The 5 Most Common Languages Spoken in Canada

When we visit Canada, we are already expecting to hear both English and French everywhere we go. But are there other languages we should keep an ear tuned into hearing as well? Of course there are! Here are the five most commonly spoken languages you’ll find in Canada. What do you think you’ll see on the list?


Montreal via Pixabay / Pixabay



Okay, so it won’t come as a surprise to anyone that English is the most widely spoken language of Canada. Around 20 million Canadians listed English as a first language in 2017. English is one of Canada’s two official languages, so its high level of usage is to be expected as the prefered language for around 60 percent of the population.

Almost every street sign, government document, and public transport guide will be displayed in either English alone, or along with French. This year marks the 50th anniversary of the Official Languages Act, which gives citizens of Canada the right to communicate with the federal government and receive government services in their official language of choice, either French or English.


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French is naturally next on our list, though the difference between the numbers of English and French speakers is more than we thought! Those that list French as their first language total just under 7.5 million. That is barely 20 percent of the population! 98 percent of Canadians say that they can hold a conversation in English, French, or both, meaning Canada is impressively bilingual.

You’ll find most Francophones in the Quebec region, where 77 percent of the population list French as their first language. Perhaps this is the area where you’ll find the most alarm that the number of French-speaking Canadians is on the decline – though enrollment in French immersion schooling has increased by about 20 percent in recent years. As Oprah would say, what is the truth?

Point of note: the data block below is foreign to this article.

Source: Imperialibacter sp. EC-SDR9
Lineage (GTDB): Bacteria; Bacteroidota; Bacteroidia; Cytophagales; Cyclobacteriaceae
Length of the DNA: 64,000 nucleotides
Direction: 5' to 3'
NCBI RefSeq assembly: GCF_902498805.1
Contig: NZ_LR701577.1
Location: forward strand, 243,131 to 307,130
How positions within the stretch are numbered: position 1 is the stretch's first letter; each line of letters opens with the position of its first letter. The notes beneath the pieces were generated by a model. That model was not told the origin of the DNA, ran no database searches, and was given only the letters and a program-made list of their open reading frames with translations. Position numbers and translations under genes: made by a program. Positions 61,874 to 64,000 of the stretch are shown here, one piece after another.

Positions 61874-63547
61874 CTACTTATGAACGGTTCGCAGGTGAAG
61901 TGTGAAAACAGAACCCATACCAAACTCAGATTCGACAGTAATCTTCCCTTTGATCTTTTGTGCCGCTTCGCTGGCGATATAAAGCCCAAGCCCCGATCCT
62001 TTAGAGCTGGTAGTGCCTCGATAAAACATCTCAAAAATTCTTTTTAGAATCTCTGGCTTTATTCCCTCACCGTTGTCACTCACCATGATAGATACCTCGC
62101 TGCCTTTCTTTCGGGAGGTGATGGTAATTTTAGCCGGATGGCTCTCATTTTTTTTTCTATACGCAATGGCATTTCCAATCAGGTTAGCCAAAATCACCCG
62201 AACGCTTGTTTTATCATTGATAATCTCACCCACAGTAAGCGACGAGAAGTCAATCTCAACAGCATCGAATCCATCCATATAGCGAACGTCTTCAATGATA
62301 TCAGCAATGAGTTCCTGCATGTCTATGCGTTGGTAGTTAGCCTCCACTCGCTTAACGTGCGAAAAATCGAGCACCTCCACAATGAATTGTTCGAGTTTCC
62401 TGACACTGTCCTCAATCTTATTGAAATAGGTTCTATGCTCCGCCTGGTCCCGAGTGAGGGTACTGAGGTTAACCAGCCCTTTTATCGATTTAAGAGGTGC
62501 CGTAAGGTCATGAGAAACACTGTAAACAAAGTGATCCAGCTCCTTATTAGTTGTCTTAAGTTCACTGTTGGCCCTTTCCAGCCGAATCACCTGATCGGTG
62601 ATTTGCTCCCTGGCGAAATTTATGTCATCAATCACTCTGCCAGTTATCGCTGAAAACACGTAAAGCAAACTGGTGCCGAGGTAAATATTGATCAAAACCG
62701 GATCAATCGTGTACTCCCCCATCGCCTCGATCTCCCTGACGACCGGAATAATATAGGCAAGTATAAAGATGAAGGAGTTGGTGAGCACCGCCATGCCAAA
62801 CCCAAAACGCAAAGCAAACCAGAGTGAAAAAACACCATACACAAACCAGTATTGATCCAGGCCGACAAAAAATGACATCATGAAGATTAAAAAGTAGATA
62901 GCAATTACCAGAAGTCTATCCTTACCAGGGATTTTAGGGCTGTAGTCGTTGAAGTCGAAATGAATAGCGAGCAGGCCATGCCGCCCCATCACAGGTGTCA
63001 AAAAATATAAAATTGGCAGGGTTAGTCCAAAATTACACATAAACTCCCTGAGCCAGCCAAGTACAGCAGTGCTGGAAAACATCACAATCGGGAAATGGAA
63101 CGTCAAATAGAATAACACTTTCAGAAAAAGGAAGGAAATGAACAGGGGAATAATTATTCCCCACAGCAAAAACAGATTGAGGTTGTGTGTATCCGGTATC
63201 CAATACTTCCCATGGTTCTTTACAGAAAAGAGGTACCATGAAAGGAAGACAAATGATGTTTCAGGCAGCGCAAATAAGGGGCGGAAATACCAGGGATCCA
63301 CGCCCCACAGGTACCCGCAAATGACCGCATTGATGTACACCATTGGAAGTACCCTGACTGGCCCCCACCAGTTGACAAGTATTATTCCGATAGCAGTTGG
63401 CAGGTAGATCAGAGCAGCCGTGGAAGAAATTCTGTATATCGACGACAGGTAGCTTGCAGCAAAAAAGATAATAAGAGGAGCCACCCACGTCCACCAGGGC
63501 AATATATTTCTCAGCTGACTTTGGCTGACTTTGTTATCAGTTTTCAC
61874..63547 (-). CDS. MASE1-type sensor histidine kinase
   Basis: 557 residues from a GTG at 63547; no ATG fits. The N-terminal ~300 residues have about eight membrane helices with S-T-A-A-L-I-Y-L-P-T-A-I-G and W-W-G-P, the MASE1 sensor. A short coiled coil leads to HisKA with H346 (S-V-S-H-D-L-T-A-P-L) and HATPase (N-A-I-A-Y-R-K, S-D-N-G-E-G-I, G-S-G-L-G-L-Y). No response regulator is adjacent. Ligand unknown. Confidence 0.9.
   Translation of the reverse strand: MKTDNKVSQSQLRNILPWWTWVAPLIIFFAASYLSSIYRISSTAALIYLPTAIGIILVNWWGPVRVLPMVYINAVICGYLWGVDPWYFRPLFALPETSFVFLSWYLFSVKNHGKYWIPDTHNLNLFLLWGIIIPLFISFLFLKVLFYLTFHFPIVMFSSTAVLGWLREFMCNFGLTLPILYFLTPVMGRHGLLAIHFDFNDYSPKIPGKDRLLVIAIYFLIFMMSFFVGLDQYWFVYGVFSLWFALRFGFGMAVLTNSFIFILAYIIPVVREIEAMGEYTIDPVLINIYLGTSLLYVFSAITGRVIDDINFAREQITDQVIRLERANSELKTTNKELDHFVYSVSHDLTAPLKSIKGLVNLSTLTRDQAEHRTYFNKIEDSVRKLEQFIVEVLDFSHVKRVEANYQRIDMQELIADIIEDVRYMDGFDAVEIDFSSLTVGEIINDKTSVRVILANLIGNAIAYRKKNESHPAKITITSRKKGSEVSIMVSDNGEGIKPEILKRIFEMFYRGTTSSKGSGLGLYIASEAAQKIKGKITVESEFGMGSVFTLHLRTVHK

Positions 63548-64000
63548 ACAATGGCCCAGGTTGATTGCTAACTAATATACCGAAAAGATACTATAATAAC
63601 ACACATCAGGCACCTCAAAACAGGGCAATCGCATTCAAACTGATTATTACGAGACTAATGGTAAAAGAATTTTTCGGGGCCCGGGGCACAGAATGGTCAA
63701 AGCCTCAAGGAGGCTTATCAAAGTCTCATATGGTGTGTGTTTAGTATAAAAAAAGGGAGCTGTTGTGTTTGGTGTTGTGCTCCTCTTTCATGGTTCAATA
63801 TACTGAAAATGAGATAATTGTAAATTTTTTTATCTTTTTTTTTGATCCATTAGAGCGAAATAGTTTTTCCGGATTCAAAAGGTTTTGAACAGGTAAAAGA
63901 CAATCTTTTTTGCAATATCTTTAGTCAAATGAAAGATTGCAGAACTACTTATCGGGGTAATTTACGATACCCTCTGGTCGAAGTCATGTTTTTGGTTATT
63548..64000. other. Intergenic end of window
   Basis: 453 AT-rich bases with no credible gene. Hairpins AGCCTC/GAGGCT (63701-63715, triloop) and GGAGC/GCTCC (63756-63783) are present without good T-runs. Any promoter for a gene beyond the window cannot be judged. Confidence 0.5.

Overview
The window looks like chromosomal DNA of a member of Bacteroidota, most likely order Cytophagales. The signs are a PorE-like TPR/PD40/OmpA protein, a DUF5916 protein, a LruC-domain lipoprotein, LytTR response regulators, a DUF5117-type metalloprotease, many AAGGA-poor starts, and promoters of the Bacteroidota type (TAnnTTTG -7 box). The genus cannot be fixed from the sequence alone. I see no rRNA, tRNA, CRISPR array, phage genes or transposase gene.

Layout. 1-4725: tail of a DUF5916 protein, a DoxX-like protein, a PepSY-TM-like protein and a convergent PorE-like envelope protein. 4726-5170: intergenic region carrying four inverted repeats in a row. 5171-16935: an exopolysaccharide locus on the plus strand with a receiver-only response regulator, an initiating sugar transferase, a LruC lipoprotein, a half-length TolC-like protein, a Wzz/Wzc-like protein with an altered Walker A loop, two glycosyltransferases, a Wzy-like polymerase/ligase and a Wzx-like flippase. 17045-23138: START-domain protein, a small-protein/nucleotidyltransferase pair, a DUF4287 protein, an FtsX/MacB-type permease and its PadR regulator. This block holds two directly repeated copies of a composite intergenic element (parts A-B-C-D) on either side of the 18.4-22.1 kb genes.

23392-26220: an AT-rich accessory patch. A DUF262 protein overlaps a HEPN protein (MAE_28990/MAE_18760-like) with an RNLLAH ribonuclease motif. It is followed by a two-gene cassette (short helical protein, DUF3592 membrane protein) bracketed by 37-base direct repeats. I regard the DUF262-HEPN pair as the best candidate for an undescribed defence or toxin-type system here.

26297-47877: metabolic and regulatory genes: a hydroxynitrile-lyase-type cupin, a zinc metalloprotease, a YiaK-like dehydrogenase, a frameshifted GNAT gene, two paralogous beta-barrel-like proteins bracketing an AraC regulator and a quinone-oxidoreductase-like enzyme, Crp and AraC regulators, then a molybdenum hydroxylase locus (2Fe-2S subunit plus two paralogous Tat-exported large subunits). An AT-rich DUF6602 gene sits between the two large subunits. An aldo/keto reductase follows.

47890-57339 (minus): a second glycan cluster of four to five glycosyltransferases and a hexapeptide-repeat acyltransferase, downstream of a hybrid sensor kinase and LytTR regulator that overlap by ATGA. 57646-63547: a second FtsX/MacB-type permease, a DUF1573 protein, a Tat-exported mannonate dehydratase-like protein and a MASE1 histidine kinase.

Vancouver via Pixabay / Pixabay





Mandarin is spoken as a mother tongue by around eight percent of Canada, which works out to about 610,000 speakers. It is considered an immigrant language, which for Canada tends to belong to one of 23 language families. You’ll most likely find Mandarin speakers in Canada’s largest metropolitan areas, like Calgary, Ottawa–Gatineau, and of course Vancouver. And with a large Mandarin-speaking population you’d be right to expect great Chinese cuisine; WWE star John Cena certainly seemed to think so on a recent visit to his favourite restaurant in Vancouver. Here he is, showing off his Mandarin skills.



Cantonese used to be the more widely spoken Chinese language of Canada, but has now been usurped by Mandarin. Though not by much! 594,000 people list Cantonese as their mother tongue, accounting for 7.7 percent of the total population. Again you will find most Canadian Cantonese speakers in the country’s larger cities. Immigration from Hong Kong and Guangdong has fallen steeply over the last couple of decades which probably accounts for the switch in popularity from Cantonese to Mandarin.


Edmonton via Flickr / Flickr



Punjabi is spoken by almost 544,000 people, making up seven percent of Canada’s total population. Vancouver, Calgary, and Edmonton is home to most of Canada’s Punjabi speakers, and Punjabi has become the third language of Canadian parliament after English and French. With Hockey Night In Canada in Punjabi attracting thousands of viewers and putting a spotlight on the beautiful language that is Punjabi, many Canadians wonder if Punjabi might one day be the country’s third official language.


Best of the rest

Canada has long been considered a migrant country, so its richness in language diversity should come as no surprise. One in five Canadians speaks a language other than English or French at home. Tagalog, a language of the Philippines, is on the increase, with growth of around 35 percent in speaker numbers in recent censuses.

We must also not forget the aboriginal, indigenous languages of Canada, with more than 60 of them spanning 12 language families in recent censuses. The largest family we see speakers from is the Algonquian family, specifically Cree, Ojibway and Innu languages.

In short, Canada is home to a beautiful array of languages that goes beyond just English and French. Which are you now tempted to learn?